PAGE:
Leland K. Neely states:
> To me, it is not so much that you can or can not guarantee the source, but rather
> that there are other resources besides printers that can be accessed. There is a
> growing number of remote management inits for macs that can be used to take
> control of a remote machine. The concept of proxy services is harder to
> do with appletalk.
> Lets invent an ugly example:
> I have joe user who makes his disk available r/w to any guest user.
> (so he can share files easily)
> I mount his disk from my hostle location, and install a copy of Timbuktu
> (or whatever) and make sure that there is a copy of an IP program there.
> (IE Telnet, macX, ...)
> I wait for a reboot to load my init.
> Now - I grab ahold of the mac and fire up the ip client which works and displays
> on my machine. I then start hacking on remote IP based machines and the like.
> Even easier--
> Hell, I could corrupt some init (such as one for viruses) that talks to tcpip
> and then reports to a file that I could pick up every once in a while.
> Then I replace it with some other that does something to causse a remote session
> back to me from my "real" target.
If I could ensure that the guest user was disabled on all machines (this
may not be feasible as I guess any staff/student could reenable it
without me knowing, buts lets assume...) then would the same problems apply?
Would I just be making it slightly harder for the cracker?
If I could filter on appletalk network numbers and could trust the remote
network would that be safe? ie could net numbers be faked?
> OK - equal time-- you can make this better-
> A way (no claims of performance or prettiness) to be somewhat secure--
> you create an appletalk DMZ. This has a machine that has print queues for
> the remote printers on either side, (maint. required) and it would also use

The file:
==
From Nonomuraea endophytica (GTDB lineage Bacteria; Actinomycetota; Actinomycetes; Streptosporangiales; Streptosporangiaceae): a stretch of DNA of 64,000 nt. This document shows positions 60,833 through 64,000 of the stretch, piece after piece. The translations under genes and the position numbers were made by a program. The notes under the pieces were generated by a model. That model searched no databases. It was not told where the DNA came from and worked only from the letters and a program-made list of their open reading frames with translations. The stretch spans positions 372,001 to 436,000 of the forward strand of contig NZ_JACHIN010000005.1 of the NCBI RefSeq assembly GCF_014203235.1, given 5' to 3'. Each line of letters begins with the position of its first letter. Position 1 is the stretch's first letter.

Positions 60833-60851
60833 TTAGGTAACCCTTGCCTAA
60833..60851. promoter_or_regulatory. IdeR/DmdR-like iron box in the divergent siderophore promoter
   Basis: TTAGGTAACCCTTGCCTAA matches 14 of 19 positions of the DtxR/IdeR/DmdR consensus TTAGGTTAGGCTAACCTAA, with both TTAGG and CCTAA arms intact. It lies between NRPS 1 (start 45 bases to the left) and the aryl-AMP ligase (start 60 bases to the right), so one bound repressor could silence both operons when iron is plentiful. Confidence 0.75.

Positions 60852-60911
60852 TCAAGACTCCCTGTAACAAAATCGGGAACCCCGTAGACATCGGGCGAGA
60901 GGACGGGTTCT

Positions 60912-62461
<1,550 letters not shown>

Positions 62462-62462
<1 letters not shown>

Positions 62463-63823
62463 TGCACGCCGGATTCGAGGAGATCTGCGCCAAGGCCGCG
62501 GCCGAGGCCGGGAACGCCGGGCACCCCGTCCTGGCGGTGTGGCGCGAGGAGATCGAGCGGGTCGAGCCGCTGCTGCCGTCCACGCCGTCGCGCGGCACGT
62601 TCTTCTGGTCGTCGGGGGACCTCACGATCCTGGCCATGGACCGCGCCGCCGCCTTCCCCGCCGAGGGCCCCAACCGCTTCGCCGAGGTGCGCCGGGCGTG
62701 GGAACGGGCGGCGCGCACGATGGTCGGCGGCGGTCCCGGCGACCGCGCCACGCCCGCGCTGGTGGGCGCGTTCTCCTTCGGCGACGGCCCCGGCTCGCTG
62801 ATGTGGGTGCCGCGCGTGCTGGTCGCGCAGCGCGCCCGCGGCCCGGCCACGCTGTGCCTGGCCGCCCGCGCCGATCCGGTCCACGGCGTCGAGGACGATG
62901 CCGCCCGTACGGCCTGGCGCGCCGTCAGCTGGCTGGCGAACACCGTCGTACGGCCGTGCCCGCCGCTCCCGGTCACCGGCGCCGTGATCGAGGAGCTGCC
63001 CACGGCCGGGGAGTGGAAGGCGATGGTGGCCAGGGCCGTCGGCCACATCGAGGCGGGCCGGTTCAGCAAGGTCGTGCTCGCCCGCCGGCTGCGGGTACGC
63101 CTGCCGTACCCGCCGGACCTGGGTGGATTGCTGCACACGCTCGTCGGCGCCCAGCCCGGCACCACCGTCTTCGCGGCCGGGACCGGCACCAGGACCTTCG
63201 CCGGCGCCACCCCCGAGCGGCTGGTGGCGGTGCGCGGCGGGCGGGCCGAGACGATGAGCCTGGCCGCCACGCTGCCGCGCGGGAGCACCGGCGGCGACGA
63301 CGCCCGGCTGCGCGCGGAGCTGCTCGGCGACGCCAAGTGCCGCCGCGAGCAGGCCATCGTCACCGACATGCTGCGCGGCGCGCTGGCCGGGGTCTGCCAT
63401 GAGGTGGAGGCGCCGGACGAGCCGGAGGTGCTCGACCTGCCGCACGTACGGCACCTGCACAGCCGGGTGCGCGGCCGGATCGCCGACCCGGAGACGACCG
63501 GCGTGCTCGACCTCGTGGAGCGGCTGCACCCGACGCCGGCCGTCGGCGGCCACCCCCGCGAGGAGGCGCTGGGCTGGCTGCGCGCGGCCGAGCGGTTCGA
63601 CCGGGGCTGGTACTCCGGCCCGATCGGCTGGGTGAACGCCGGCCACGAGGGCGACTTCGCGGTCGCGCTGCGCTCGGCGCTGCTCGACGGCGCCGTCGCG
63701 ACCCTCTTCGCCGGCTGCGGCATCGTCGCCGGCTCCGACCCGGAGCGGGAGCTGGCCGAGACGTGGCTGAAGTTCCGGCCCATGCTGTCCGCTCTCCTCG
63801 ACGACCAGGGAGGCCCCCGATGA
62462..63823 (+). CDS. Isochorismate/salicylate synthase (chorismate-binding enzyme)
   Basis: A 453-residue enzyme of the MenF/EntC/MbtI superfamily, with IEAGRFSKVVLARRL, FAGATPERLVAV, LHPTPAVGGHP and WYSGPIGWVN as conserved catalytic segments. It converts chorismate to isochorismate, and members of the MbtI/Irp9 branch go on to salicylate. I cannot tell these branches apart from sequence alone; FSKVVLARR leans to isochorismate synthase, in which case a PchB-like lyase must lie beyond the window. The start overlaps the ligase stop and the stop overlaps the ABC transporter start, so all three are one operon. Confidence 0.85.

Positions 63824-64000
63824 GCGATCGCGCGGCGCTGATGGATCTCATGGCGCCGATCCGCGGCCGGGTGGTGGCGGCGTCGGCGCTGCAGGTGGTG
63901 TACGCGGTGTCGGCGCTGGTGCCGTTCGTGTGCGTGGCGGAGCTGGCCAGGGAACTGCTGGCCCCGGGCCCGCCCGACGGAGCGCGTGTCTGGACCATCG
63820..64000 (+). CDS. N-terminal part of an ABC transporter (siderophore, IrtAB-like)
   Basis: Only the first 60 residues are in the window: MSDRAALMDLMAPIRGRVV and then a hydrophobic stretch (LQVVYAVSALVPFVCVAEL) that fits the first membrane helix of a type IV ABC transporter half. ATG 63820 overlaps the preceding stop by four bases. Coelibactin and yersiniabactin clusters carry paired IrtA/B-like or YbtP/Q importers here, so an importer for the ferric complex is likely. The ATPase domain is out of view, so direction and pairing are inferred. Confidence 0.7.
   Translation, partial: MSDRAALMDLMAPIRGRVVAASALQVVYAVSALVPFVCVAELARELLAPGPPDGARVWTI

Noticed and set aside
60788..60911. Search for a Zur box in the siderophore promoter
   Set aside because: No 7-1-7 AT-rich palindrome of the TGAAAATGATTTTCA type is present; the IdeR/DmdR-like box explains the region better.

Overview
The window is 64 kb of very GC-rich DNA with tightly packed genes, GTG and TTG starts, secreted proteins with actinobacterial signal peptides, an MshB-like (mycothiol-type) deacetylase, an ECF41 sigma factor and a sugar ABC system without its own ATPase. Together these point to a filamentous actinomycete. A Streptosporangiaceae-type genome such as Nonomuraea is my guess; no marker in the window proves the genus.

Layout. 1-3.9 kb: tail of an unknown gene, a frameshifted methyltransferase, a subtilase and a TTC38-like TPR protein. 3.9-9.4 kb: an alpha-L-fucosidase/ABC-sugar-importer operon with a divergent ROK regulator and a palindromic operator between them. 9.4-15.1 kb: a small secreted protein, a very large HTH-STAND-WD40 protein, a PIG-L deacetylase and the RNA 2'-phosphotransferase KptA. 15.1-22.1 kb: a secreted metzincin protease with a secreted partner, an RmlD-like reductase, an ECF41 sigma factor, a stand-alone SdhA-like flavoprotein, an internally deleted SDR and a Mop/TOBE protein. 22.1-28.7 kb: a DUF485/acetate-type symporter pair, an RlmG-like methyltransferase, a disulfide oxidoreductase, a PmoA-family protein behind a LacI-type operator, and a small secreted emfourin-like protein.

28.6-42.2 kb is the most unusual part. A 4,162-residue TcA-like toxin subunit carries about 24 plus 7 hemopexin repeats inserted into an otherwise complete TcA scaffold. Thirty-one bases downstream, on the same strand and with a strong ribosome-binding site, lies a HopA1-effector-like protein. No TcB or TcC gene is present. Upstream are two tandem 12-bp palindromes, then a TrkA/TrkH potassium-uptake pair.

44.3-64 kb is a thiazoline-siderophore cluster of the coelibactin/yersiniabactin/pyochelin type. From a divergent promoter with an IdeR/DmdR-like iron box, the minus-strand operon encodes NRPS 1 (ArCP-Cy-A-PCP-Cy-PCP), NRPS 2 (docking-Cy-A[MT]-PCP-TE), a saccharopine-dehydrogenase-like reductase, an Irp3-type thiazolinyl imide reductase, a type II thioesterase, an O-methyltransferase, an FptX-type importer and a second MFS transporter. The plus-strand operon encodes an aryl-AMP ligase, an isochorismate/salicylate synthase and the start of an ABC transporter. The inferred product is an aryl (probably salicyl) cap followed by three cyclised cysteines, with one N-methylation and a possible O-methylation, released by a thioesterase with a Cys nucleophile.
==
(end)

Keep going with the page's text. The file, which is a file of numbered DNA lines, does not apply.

> some sort of relay for file service mounts. (IE mount with TOPS, exported with
> appleshare or something)
> IF you have other services that need to talk, then you have to put them here too
> (or a relay) You have to look at this like a firewall. You don't allow DIRECT
> access to your secure net. Instead, you provide external access to that which
> you wish to share, and the rest is safe. As always, the bastian hosts need to
> be watched. I am also not sure I like the redistribution of volumes as this
> means that there is no prior review proceedure to prevent dangerous or sensitive
> files from being moved.
> Please be carefull. I don't want to see you get burned.
> Good luck!
Whatever I do, I think the chances of getting burned are very small given
that the network is limited to the state and I will limit it further
somehow. I just want to make sure I do everything possible to ensure
that the chances are as minute as possible as even a slight singe could
be politically disasterous for us.
John Gibbins The Western Australian Research Institute
The University of Western Australia for Child Health Ltd ,-_|\
email: johng @
au GPO Box D184 / \
Phone: +61-9-3408547 PERTH W.A. 6001 *_,-._/
Fax: +61-9-3883414 AUSTRALIA v
"Nothing is foolproof as fools are so ingenious"